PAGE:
Latin Instructors to Examine Multicultural Focus of the Classics June 23-26 at UMass Amherst

AMHERST, Mass. - More than 350 Latin instructors from the U.S. and abroad will come, see and conquer misconceptions about the Classics when they meet at the University of Massachusetts for the 52nd annual American Classical League Institute Thurs., June 24 - Sat., June 26. Among the main highlights of the institute will be a series of workshops examining ways in which multicultural approaches to teaching have been used to create a renewed interest in the Classics. In addition, a pre-institute gathering June 23 will focus solely on "Teaching Race and Ethnicity in the Classics Classroom."

"For many years the Classics were seen as the province of ''dead white males,''" says Elizabeth Keitel, acting chair of the Classics department at UMass. "Through multicultural approaches to teaching we''ve been able to show this was in fact never true. The Classical world was a rich and diverse one, and when it is presented as such, students respond to the subject."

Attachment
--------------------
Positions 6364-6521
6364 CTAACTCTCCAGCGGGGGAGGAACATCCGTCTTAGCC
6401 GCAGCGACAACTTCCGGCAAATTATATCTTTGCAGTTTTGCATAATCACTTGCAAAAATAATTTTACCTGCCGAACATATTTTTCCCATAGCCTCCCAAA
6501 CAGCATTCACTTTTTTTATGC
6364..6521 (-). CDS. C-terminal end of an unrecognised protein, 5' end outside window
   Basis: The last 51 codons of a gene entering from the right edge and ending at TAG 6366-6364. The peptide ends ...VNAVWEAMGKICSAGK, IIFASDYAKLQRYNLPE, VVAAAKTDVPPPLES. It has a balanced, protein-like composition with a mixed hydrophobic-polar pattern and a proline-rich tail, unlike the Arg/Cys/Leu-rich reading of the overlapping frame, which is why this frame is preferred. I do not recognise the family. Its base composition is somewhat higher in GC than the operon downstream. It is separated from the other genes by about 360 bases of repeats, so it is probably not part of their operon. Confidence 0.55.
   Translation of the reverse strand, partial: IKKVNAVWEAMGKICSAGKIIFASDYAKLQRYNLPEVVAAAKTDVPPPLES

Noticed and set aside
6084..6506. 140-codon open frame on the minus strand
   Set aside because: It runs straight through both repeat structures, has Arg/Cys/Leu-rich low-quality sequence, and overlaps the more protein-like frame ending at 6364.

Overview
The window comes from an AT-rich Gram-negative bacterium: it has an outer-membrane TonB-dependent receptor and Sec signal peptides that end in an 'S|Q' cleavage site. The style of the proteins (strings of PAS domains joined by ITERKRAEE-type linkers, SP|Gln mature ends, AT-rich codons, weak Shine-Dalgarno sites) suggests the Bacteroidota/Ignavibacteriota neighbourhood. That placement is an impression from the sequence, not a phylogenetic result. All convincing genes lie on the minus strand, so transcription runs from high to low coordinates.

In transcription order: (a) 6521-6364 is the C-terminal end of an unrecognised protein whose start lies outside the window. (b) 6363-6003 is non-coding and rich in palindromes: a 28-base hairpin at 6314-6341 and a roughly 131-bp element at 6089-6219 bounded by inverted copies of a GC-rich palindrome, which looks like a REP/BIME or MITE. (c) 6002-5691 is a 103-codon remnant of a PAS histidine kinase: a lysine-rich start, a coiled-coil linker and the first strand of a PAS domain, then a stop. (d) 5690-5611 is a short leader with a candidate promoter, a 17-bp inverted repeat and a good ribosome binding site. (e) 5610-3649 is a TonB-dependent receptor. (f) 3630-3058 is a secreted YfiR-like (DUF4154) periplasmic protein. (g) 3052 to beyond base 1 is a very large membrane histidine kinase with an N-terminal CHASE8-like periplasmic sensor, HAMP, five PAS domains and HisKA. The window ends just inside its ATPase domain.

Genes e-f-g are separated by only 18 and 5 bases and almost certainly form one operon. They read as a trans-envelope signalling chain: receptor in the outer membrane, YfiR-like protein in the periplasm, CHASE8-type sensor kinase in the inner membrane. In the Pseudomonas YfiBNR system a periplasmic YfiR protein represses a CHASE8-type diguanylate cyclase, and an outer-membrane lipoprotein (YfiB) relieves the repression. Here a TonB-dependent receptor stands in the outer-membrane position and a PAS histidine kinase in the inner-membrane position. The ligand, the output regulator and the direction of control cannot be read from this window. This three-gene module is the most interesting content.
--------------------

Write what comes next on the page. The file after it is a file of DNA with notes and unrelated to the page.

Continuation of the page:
According to UMass Classics Professor Kenneth Kitchell, who will be participating in a panel on "Teaching Multiculturalism in the Roman Empire" Fri., June 25, interest in Latin began to decline nearly 30 years ago after it was eliminated widely as a required subject. From the outset, the national organization, the American Classical League, began exploring ways to make the Classics seem more relevant to a modern audience, and in recent years it has found great success largely as a result of multicultural approaches to teaching. "What this shows is that the nation''s Latin teachers are creative enough to realize they can use this ancient material and adapt it to reach out to today''s classrooms," says Kitchell. "The truth of the matter is they are only emphasizing what was always the case. But they''re doing so in such a way that it is appealing to modern students."

Kitchell points to a program at the University of Chicago as particularly emblematic of the results to be obtained from the multicultural approach. In the "Alexandria Project," Latin instructors were able to create interest in the Classics among inner-city youth in decaying neighborhoods surrounding the university by emphasizing the role of disenfranchised people in the Greek and Roman worlds. "If you walked into the Roman port of Ostia on any day you would see all sorts of people representing a wide variety of races and religions," says Kitchell. "I have a map in my office showing where the great Roman writers were from - and most of them were not from Italy. It was an extremely multicultural world and if we show it as such we can bring out the main point - that this is great literature and so transcends cultural boundaries."